I turned 57 the other day. No big deal, even though 57 is widely recognized as a serious milestone.
I’m sure if you “Google” it, you’ll find all sorts of articles and blogs where “Baby Boomer” folks like me wax philosophic about the big 57. My generation has always been gifted when it comes to navel-gazing about things that don’t matter.
Truth be told, I seemed to skid right on past the big event with barely a bump in the road. That may have been because my math skills are nonexistent. I spent a good bit of last year sitting on the fence between 56 and 57, literally and figuratively. I was fairly confident that I was one or the other.
But just to set my mind at ease and to stay razor sharp mentally, from the top of the fence I stopped a couple or three times to do a little math (the only kind I ever do). Since I suspected that I was already 57, it was nice to discover that I was younger than I thought.
Yes, I did that several times. You’re right, of course. I should have just written it down—scrawled “56” in big letters on a Post It note and then stuck the sticky in the stacked up “leaning tower” stack of those notes I collect to keep me right on top of important events.
It’s a pleasure to dig down through that sticky pile just often enough to get to throw away the half of the notes connected to monumental events that have already happened that I can now forget about. And it’s gratifying to know that I’ve saved time and been ahead of the game by forgetting about them already, long before a less gifted forgetter could have been expected to forget about them. A guy who can’t remember if he is 56 or 57 is world-class talented in the “forgetting” category.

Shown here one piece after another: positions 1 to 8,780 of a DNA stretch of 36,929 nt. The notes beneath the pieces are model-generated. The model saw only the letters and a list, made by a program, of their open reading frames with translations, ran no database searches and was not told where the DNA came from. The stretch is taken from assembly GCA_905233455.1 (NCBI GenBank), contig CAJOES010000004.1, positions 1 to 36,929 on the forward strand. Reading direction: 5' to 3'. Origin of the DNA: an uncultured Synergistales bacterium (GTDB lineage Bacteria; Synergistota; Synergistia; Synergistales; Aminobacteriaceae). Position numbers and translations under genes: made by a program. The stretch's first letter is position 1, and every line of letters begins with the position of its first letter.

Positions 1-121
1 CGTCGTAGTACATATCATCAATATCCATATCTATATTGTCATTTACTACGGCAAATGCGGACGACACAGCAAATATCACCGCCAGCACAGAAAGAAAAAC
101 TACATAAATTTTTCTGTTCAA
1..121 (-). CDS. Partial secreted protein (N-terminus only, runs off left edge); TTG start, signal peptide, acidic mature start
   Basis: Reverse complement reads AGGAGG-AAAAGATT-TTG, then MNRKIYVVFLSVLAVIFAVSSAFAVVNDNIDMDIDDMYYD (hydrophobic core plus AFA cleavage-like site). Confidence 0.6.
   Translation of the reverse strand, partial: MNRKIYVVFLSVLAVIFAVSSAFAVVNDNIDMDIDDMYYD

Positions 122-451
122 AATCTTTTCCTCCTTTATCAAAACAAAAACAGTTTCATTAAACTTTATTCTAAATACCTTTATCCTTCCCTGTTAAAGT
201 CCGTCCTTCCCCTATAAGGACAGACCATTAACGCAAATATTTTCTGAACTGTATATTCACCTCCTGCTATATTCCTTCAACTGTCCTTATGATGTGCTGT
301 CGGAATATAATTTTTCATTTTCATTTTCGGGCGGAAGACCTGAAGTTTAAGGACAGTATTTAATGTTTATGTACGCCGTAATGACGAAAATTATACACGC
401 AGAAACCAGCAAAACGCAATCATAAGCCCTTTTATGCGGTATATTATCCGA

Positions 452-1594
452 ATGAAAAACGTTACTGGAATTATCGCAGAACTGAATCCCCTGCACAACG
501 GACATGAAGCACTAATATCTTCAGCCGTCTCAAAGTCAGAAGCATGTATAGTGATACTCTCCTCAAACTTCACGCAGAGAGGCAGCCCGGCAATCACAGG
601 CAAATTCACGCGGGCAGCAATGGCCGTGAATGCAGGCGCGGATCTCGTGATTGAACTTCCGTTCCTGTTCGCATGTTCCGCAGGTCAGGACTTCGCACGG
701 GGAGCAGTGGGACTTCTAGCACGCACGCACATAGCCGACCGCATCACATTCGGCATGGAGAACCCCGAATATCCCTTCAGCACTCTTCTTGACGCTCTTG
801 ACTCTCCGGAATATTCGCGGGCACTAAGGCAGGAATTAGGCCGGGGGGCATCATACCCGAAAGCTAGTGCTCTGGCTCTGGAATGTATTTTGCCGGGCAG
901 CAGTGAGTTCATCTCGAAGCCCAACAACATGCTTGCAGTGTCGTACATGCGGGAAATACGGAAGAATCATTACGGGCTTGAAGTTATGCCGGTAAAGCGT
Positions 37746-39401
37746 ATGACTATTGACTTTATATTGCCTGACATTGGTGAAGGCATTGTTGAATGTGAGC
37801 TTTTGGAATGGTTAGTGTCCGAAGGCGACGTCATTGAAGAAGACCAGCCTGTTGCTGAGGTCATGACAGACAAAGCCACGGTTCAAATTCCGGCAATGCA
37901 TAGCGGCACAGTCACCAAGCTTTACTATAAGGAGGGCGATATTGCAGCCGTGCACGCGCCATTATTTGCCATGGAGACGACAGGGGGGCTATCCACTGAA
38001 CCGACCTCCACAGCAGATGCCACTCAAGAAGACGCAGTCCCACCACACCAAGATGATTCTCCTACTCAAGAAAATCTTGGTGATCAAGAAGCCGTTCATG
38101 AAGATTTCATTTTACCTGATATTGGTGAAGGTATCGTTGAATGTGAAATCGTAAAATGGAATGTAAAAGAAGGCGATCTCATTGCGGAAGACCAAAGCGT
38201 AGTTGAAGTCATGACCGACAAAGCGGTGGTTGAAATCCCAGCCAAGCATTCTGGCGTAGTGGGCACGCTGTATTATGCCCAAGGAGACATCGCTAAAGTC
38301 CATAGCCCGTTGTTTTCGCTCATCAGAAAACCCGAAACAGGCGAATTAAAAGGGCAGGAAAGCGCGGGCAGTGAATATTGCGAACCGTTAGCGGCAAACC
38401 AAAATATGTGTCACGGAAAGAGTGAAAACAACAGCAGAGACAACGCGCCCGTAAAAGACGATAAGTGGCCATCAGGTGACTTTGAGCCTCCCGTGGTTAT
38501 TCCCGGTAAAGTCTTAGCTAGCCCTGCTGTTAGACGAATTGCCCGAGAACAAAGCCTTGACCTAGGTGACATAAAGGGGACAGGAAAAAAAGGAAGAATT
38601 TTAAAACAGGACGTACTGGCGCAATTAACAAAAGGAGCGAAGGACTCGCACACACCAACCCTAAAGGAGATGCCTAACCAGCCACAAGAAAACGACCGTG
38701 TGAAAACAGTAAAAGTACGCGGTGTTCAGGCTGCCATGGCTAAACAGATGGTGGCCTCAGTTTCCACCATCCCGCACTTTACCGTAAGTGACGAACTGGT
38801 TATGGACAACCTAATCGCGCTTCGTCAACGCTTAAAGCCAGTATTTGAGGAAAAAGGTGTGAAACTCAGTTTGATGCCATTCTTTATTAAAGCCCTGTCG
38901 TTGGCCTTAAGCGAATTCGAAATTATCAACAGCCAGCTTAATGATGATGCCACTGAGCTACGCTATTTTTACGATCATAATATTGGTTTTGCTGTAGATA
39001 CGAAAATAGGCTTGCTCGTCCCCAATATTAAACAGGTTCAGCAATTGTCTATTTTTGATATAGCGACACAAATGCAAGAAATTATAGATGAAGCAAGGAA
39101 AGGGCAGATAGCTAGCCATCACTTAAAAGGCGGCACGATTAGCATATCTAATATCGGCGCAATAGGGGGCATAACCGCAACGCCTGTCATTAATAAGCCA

I guess I also forgot to be alarmed by the fact that I kept forgetting the result of my math. I’ve been too busy living life and aging to worry much about aging.
But two things—make that three—cause me a little anxiety.
First, I’ve lived long enough to see styles returning that I thought had mercifully expired at the end of the seventies. Once around was more than enough, thank you. (I’m immensely thankful that our styles weren’t tattooed on.)
Second, I’m hoping that maybe a shaky season or two during my forties will count as a “mid-life” crisis. It’s not only too late to go through one now—I can’t spare the time—the math worries me. If I had one now, at 57, would “mid-life” indicate that I’d have to hang around until I’m 114? I’ve got far better things to do and a much better place to be.
Third, though there is no doubt at all that the best thing about being 57 is getting to jump into a second childhood with your grandchildren, those little grandfolks are starting to grow too tall. I’m afraid my heart will break if the magic fairy princess castle out in our back yard ever turns back into just a shed.
What’s “too old”? It’s when your imagination withers and your heart starts to calcify. No wonder the Eternal One hugged children and said that the way to be saved is to be like them. At any age.
Curtis Shelburne is pastor of 16th & Ave. D. Church of Christ in Muleshoe. Contact him at